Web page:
Accepting the Rules of the Game

Accepting the Rules of the Game


The Power of Character

The Power of Character

This selection is reprinted from Josephson Institute’s The Power of Character, which includes essays on a variety of topics from a variety of accomplished and interesting people.
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Accepting the Rules of the Game By John Naber


John NaberJohn Naber, a sports commentator and motivational speaker, won four gold medals and one silver medal in swimming at the 1976 Olympic Games in Montreal, setting four world records in the process. During his athletic career he won 25 national college titles and a record 10 NCAA individual titles, leading his team to four undefeated seasons and winning the 1977 Sullivan Award as the nation’s outstanding amateur athlete. In Los Angeles in 1984, he carried the Olympic flag in the opening ceremonies and was elected into the U.S. Olympic Committee Hall of Fame. In 1996, he was elected president of the U.S. Olympians, an association of over 6,000 American Olympic alumni, and was chosen in a USA Today poll as the male captain of a team of the country’s greatest Olympic champions.


I was a recent high school graduate competing in the U.S. National Swimming Championships, hoping to earn a berth on the 1973 World Championship Team. Other than the Olympic Games, the World Championships are the most significant competition in swimming. I was favored to win the 100-meter backstroke. The race was especially important because the fastest 100-meter backstroker would also earn the right to swim on the U.S. 4×100-meter medley relay. The U.S. relay team was so strong that I knew that if I made the team I would almost certainly win at least one gold medal at the Worlds.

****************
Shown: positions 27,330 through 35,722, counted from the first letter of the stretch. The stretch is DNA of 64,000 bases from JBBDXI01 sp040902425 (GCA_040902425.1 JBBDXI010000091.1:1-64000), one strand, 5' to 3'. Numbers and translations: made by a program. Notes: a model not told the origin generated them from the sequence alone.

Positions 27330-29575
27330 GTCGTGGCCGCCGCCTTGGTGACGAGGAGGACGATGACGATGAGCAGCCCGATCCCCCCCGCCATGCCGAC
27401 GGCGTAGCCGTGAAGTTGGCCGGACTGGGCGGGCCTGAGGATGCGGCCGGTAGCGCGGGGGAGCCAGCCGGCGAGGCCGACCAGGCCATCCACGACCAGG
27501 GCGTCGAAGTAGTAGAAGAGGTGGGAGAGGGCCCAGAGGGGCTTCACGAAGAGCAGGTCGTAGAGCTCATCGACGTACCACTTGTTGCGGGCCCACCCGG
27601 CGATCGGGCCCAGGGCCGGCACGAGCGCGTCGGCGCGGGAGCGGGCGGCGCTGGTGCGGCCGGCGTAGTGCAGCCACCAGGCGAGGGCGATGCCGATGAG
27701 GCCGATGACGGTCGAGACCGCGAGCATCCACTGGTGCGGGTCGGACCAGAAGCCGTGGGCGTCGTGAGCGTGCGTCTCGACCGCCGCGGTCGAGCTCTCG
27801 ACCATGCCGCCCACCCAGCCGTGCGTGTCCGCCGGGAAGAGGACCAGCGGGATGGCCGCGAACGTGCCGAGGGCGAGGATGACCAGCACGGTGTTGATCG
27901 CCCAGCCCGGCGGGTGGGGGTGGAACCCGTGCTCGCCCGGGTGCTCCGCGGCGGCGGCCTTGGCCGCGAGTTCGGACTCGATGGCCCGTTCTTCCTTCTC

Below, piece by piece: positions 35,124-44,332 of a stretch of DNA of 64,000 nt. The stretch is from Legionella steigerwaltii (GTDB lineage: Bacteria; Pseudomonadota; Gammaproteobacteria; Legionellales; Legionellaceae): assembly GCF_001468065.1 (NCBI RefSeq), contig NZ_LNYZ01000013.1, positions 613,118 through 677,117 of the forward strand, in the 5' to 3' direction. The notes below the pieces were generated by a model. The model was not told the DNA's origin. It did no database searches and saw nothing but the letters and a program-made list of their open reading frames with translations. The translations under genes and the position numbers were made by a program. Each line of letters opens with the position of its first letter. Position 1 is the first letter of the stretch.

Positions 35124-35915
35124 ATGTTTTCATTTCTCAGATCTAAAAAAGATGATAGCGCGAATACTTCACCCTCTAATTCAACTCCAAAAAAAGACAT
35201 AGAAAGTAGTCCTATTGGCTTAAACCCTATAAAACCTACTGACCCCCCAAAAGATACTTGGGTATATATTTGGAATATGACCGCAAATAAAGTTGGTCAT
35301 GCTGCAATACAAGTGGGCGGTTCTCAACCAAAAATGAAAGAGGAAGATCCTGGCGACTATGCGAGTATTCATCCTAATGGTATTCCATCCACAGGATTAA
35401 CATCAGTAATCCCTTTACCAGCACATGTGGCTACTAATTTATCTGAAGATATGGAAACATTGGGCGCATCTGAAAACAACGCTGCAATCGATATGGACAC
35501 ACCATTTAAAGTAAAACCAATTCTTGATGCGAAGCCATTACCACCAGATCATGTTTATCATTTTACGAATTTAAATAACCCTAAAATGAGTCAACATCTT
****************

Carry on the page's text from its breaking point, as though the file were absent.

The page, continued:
I remember it all so well. The stadium lights that night were bright, casting multiple shadows on the pool deck and making wet bodies glisten in the cool night air. Moths swirled around the lamps as crickets made their nighttime music, punctuated by the crowd’s cheers and the occasional bang from the starter’s pistol. The turn judges at the far end of the pool were dressed in their snappiest volunteer whites. The crowd was buzzing with excitement.

A quick start, and I was off. I reached for the wall behind my head and initiated the spin. My feet swung around and found the wall and pushed off. I popped up to the surface in time to see the official standing over my lane raise her arm, signaling an infraction. I swam the rest of the distance angry and afraid. What had happened? Hadn’t my hand touched the wall, as it was required to on the turn? It must have! Perhaps the official was signaling something else in an adjacent lane. My mind was racing faster than I was down the pool. I swam a smooth second lap and touched the finish line well ahead of the rest of the field.

Applause from the stands washed over me as other swimmers patted me on the back and congratulated me. But I couldn’t hear a word they said. I was preoccupied by a conference that was taking place at the far end of the pool. When it was over, the head referee walked up to me and said, “I’m afraid you’ve been disqualified. The turn judge says she didn’t see you touch the wall.” A gasp came from the crowd, as my shoulders dropped and my chin hit my chest. I could hear a rumble of conversation sweep through the bleachers. They hadn’t seen anything wrong with my race. Perhaps the official had made a mistake.